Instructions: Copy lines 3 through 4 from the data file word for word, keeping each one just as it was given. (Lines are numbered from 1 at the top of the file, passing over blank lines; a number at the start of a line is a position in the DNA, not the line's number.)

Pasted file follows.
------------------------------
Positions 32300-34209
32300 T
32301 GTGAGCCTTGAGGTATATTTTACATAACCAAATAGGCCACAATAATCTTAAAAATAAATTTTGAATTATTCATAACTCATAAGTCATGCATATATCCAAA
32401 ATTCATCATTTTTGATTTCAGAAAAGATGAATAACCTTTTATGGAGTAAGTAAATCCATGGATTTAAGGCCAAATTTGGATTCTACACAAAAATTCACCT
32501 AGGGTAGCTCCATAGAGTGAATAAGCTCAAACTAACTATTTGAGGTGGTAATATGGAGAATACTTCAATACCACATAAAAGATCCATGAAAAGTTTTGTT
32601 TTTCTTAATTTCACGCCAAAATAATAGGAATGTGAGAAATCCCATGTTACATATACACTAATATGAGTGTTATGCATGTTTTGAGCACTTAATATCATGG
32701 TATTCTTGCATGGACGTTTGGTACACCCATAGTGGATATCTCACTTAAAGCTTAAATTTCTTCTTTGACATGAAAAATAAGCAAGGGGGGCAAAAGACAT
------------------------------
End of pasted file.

32301 GTGAGCCTTGAGGTATATTTTACATAACCAAATAGGCCACAATAATCTTAAAAATAAATTTTGAATTATTCATAACTCATAAGTCATGCATATATCCAAA
32401 ATTCATCATTTTTGATTTCAGAAAAGATGAATAACCTTTTATGGAGTAAGTAAATCCATGGATTTAAGGCCAAATTTGGATTCTACACAAAAATTCACCT